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Springhill Group Korea Drone-shocked pilots require counselling

Article By: bihatojong
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The US military has begun to grapple with the mental and emotional strains endured by Air Force personnel who may never come face to face with a Taliban insurgent or take fire, but still may be responsible for taking lives or putting their own colleagues in mortal danger.


Submitted:Mar 17, 2013    Reads: 1    Comments: 0    Likes: 0   


Springhill Group Korea

The US military has begun to grapple with the mental and emotional strains endured by Air Force personnel who may never come face to face with a Taliban insurgent or take fire, but still may be responsible for taking lives or putting their own colleagues in mortal danger. While they are far away from the gritty combat in Afghanistan, the analysts in the cavernous room at Langley Air Force Base in Virginia relive the explosions, the carnage and the vivid after-battle assessments of the bombings over and over again. The repeated exposure to death and destruction rolling across their computer screens is taking its own special toll on their lives. Now, for the first time, an Air Force chaplain and a psychologist are walking the floor of the operations centre at Langley, offering counselling and stress relief to the airmen who scrutinise the war from afar. Sitting at computer banks lining the expansive room, the Air Force analysts watch the video feeds streaming from surveillance drones and other military assets monitoring US forces around the globe. Photos, radar data, full-motion video and electronically gathered intelligence flows across multiple screens. In 15- to 20-minute shifts, the airmen watch and interpret the information. Through chat windows, they exchange data, update intelligence reports and talk in real time with commanders on the ground, including troops whose lives may depend on the constant and rapid flow of information they get from Langley. For example, they may provide information that allows a commander to order an airstrike, but after the weapon is launched, the analysts might suddenly see that the insurgents are fleeing or that civilians or children are moving into the strike zone, and by then they are helpless to do anything about it."If you have a 21-year-old playing a video game, when the game is over they start again. Here, if they miss a bad guy, that's what they carry with them," said Air Force Major Shauna Sperry, a psychologist who has just begun working with the air wing. They also often have to go over video of an incident repeatedly to assess the battle damage. "It's not a video game, it's real," said Captain Robert Duplease, the chaplain assigned to the 497th Intelligence, Surveillance and Reconnaissance Group. "It's repeated exposure to destruction and warfare. They see it, rewind it, see it, rewind it." The analysts who provide this information to ground troops are stationed at six Air Force bases around the world, including South Korea, Germany and four US bases. The wing at Langley number 1,200 airmen, both male and female, enlisted personnel and officers, but most around 19 to 21 years old.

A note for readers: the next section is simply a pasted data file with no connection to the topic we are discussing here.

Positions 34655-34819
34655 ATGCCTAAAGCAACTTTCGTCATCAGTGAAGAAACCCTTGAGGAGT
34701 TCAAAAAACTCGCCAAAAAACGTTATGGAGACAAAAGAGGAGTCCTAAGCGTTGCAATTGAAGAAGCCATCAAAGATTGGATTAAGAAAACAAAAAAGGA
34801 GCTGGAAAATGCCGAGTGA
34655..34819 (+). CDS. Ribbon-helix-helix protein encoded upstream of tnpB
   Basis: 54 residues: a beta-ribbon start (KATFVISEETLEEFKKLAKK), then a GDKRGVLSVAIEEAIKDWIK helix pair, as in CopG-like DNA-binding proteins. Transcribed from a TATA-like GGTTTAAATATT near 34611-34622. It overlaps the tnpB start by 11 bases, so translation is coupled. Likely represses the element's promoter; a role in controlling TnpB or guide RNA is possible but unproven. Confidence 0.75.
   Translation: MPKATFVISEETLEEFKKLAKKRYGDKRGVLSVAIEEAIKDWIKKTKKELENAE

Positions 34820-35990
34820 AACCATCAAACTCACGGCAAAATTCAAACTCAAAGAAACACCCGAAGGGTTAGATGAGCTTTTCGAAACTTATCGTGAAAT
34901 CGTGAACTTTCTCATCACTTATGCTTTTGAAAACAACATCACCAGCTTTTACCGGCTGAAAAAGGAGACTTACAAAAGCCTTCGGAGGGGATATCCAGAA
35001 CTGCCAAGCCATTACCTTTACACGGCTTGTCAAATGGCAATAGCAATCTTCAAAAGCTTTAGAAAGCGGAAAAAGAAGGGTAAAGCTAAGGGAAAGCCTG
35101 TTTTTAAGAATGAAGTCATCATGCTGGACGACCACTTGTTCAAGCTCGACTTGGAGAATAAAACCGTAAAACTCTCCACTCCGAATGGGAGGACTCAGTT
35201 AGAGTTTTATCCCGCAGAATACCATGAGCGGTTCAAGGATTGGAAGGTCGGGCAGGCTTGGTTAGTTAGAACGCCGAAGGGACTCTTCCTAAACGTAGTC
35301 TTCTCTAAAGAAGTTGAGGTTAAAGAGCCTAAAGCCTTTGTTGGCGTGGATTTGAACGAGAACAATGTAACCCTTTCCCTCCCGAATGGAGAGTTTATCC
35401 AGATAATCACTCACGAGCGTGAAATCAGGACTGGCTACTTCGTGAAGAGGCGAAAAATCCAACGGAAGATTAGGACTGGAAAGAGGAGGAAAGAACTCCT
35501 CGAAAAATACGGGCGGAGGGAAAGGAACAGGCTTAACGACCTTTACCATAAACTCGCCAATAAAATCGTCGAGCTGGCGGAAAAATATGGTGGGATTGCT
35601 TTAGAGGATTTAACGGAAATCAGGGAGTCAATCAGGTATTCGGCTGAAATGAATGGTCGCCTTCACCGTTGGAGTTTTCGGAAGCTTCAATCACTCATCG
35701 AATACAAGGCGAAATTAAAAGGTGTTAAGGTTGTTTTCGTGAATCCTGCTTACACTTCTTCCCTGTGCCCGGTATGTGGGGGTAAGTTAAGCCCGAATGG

Springhill Group Korea

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